LANGUAGE COMPREHENSION

The project on language comprehension focuses on the understanding of natural spontaneous speech. Building on previous work on speech comprehension (Arnold et al. 2017), we are studying auditory word recognition with wide learning.

Wide learning networks trained with low-level acoustic features extracted from the audio signal of words occurring in corpora of spontaneous speech (such as vast repository of multi-model TV news broadcasts of the Distributed Little Red Hen Lab) perform surprisingly well, outperforming deep learning networks on the task of isolated word recognition by a factor of two (Shafaei-Bajestan & Baayen, 2018). Deep learning networks, however, are amazingly good at recognition of words in continuous speech, and an important challenge for this project is to show that wide learning can also be made to work for continuous speech.

SPEECH PRODUCTION

The project on speech production addresses the question of how to model the learning of articulation.

We have started working with the Vocal Tract Lab (VTL) model developed by Birkholz and collaborators at the TU Dresden. VTL provides a 3-dimensional model of the vocal tract, and generates speech sounds based on simulated articulator and vocal fold motion. The model has 20 parameters, including parameters for velic opening, horizontal jaw position, tongue root position, parameters for tongue body and tongue tip, lip parameters, and velum shape. The challenge here is to learn how to modulate these parameters over time to produce words, given the lexical semantics to be expressed and the feedback the speaker receives from the audio signal and her own articulators.

SPEECH IN CONTEXT

The third project is concerned with how to represent words' meanings, and how to model the effect of words' contexts on comprehension and production.

Spoken words can be very difficult to make sense of without context. For instance, in conversational German, 'wuerden' (they became) is often realized as 'wuen' instead of 'wuerdn'; in spontaneous Dutch, 'natuurlijk' ('of course') reduces to 'tuuk', English 'hilarious' becomes 'hlεrəs,', and in Mandarin informal speech, all that may be left of the three-syllable word '要不然' ('jaʊpuʐan', or, otherwise) is ʊɪ. We therefore will examine different statistical models that predict words' probabilities given their context, as these will be informative for extending our current system for auditory comprehension so that it can deal not only with single-word recognition but also with the understanding of continuous speech. A better understanding of the role of context is also essential for modeling how exactly words are articulated. This project also addresses the question of the optimal representation of words' meanings, focusing on the meanings of morphologically complex words on the one hand, and exploring the potential of wide learning networks on the other hand.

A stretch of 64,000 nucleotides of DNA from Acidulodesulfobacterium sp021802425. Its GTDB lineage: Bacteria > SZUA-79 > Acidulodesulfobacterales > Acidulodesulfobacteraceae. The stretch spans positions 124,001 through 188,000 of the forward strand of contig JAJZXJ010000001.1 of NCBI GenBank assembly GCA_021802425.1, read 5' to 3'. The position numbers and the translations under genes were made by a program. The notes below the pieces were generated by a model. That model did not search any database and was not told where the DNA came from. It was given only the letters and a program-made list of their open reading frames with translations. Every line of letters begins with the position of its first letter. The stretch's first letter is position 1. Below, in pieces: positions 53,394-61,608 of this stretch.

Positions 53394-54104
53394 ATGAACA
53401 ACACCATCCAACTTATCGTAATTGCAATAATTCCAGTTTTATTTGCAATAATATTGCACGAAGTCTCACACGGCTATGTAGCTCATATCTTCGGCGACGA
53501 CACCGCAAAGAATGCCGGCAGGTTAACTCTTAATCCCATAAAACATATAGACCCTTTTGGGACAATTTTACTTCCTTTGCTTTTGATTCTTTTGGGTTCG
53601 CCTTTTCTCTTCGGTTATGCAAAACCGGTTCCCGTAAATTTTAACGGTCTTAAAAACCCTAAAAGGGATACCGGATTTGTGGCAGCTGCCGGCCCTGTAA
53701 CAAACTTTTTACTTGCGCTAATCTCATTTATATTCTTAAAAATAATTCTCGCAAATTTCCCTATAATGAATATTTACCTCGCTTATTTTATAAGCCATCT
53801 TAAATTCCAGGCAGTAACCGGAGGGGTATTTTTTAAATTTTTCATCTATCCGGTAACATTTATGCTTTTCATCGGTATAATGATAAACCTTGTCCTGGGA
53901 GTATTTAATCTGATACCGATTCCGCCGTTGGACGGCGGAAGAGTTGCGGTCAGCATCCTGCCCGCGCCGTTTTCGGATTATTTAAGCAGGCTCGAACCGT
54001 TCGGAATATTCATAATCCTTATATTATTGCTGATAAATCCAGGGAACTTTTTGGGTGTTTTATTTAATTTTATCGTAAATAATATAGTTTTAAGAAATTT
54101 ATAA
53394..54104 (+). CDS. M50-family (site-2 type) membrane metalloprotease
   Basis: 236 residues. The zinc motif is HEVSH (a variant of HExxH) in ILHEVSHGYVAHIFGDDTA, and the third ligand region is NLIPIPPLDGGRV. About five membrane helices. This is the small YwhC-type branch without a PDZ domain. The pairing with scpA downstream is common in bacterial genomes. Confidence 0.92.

ERC-WIDE

Publications

ARTICLES

Baayen, R. H., Chuang, Y. Y., Shafaei-Bajestan E., and Blevins, J. P. (2019). The discriminative lexicon: A unified computational model for the lexicon and lexical processing in comprehension and production grounded not in (de)composition but in linear discriminative learning. Complexity, 2019, 1-39.

Baayen, R. H. (2019). Are You Listening? Teaching a Machine to Understand Speech. Scientia, 2019, 1-5.

Baayen, R. H., Chuang, Y. Y. and Blevins, J. P. (2018). Inflectional morphology with linear mappings. The Mental Lexicon, 13 (2), 232-270.

Sering, K., Milin, P. and Baayen, R. H. (2018). Language comprehension as a multi-label classification problem. Statistica Neerlandica, 72, 339-353.

CONFERENCE PAPERS

Chuang, Y. Y., Sun, C. C., Fon, J., Baayen, R. H. (2019). Geographical variation of the merging between dental and retroflex sibilants in Taiwan Mandarin. In Calhoun, S., Escudero, P., Tabain, M. and Warren, P. (Eds.) Proceedings of the 19th International Congress of Phonetic Sciences, Melbourne, Australia, 274-276. Canberra, Australia: Australasian Speech Science and Technology Association Inc..